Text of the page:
Have fun at the movies!

Sally Silverscreen

Sunset Over Hope Valley: The Love Triangle is Finally Over

I have been very vocal about how I dislike When Calls the Heart’s love triangle. When several people from the show claimed it would end in season eight, I was hoping they were telling the truth. But as this chapter of the show is coming to an end, I can honestly say that the love triangle is officially over! Other good news comes from a commercial at the end of the episode announcing season nine! While I’m not surprised by this announcement, I am happy to see the show taking a new step forward. Overall, I’d say this season has been, for the most part, good. Yes, it did have its flaws. However, these can become areas of growth for the next season. It is amazing how far Hope Valley has come. From a town that was broken by sorrow and uncertainty to a place filled with hope and brighter days, Hope Valley has grown beyond expectations. Now, as the door of season eight comes to a close, let’s re-cap this episode of When Calls the Heart!

Just a reminder: If you did not see the season finale of When Calls the Heart, there may be spoilers within this re-cap.

When Calls the Heart poster created by Crown Media Family Networks and Hallmark Channel.

Season: 8

Episode: 12

Name: The Kiss

Major stories:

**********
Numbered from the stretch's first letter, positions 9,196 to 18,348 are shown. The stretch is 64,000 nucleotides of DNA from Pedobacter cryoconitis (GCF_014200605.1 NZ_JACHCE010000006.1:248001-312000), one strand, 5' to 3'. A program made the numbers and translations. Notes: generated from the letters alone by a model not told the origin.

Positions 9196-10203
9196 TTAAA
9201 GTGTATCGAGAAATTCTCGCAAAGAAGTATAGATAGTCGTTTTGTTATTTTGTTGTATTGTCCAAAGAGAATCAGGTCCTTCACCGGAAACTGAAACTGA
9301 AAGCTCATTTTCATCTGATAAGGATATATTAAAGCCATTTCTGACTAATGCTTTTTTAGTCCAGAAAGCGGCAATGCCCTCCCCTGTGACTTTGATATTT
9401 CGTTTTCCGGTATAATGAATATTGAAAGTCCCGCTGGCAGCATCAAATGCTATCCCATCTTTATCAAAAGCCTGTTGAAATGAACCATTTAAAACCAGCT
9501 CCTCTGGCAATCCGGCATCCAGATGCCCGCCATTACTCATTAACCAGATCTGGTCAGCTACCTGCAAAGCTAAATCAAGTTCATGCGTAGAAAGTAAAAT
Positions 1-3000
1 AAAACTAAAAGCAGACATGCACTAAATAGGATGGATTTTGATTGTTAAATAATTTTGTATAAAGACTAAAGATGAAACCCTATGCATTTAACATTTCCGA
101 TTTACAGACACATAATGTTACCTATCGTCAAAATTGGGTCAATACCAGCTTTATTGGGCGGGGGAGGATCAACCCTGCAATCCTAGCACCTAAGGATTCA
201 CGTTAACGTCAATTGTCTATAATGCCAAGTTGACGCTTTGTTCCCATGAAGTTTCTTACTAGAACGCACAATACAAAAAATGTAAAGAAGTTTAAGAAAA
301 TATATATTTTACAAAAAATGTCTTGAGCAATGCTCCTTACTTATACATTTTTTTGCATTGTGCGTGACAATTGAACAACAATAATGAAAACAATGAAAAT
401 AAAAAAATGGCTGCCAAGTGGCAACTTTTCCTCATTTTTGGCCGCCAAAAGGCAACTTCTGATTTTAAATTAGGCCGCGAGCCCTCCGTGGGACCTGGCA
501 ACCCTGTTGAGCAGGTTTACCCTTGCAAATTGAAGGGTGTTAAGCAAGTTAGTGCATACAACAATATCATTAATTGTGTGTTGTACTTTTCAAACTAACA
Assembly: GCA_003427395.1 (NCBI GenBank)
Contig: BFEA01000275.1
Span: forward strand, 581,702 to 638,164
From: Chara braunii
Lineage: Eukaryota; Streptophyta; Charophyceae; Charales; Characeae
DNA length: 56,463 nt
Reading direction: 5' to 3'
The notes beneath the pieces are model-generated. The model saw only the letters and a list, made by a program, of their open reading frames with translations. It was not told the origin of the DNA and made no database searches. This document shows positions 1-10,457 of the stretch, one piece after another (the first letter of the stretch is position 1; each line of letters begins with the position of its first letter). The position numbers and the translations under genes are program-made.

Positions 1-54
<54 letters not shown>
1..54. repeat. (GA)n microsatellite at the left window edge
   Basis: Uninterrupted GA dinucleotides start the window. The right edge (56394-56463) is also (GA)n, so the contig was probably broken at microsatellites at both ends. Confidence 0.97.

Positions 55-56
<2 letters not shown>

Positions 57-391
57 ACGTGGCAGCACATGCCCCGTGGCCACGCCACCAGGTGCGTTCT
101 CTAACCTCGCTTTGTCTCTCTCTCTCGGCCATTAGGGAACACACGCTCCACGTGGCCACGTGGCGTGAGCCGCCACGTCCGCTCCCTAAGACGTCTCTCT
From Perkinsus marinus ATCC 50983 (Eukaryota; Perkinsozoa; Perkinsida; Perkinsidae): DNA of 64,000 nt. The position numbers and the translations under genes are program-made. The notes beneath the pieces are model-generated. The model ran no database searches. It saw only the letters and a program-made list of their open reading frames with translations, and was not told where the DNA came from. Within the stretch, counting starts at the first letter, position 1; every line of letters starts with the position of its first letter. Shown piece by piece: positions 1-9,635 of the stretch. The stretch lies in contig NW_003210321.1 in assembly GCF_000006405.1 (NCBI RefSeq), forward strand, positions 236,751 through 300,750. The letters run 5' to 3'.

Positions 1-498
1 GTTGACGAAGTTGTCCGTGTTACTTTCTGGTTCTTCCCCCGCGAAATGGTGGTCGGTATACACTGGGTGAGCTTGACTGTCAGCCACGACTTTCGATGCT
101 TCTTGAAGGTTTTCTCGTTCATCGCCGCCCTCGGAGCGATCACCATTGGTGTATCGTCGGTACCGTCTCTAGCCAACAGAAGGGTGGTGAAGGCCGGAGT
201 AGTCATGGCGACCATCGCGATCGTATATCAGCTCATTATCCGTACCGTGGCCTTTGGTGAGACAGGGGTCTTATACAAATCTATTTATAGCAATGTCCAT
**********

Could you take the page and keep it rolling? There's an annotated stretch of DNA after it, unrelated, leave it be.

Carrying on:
Elizabeth feels guilty about the way she has treated Rosemary. She immediately apologizes to Rosemary, who ends up forgiving her. Elizabeth tells her friend all about her relationship troubles with Nathan and Lucas. Rosemary reminds Elizabeth how she needs to choose a man that she can see herself spending a lifetime with. These words are taken to heart as Elizabeth visits Nathan to tell him that she loves him, but she is not in love with him. She also tries to tell Lucas how she feels, but is interrupted by Wyman at the café. In this episode, Landis is still in Hope Valley. He continues to believe that Angela’s educational needs will interfere with the educational opportunities of Elizabeth’s other students. However, Elizabeth insists that she wants Angela to attend the Jack Thornton School. Minnie becomes doubtful due to Elizabeth’s job being in danger. But she still allows her daughter to make her own decision. Elizabeth tells Rosemary how Landis threatened to shut the school down if the students and their parents refused to attend because of Angela becoming a new student. Rosemary agrees to publish the story in Hope Valley’s newest version of their newspaper; The Valley Voice. This plan worked, as every student agrees to walk the Canfield family to the school building on the first day of a new school year. The act shows Landis how kind and supportive the Jack Thornton School is. He tells Elizabeth he will find a way to help her keep her job. On Robert’s first day as Jack Jr.’s new babysitter, Elizabeth gives him a note that needs to be given to Lucas. Later that day, however, Elizabeth notices the note in Robert’s hands. He says the saloon was closed and that Lucas was gone. When Elizabeth goes to the saloon, she sees Robert was telling the truth. She asks Rosemary and Lee where Lucas went, with Lee pointing toward the road leading out of town. Even though Elizabeth runs down that road, she knows she missed Lucas. Consoling a broken heart on a bridge, Lucas happens to show up. They share a passionate kiss, making their relationship official. Lucas also notices Elizabeth isn’t wearing her wedding ring anymore. Toward the end of the episode, Lucas and Elizabeth have a private date at the library. On this date, Elizabeth plans to read some of her final manuscript, which was sent to Elizabeth from Helen earlier in this episode.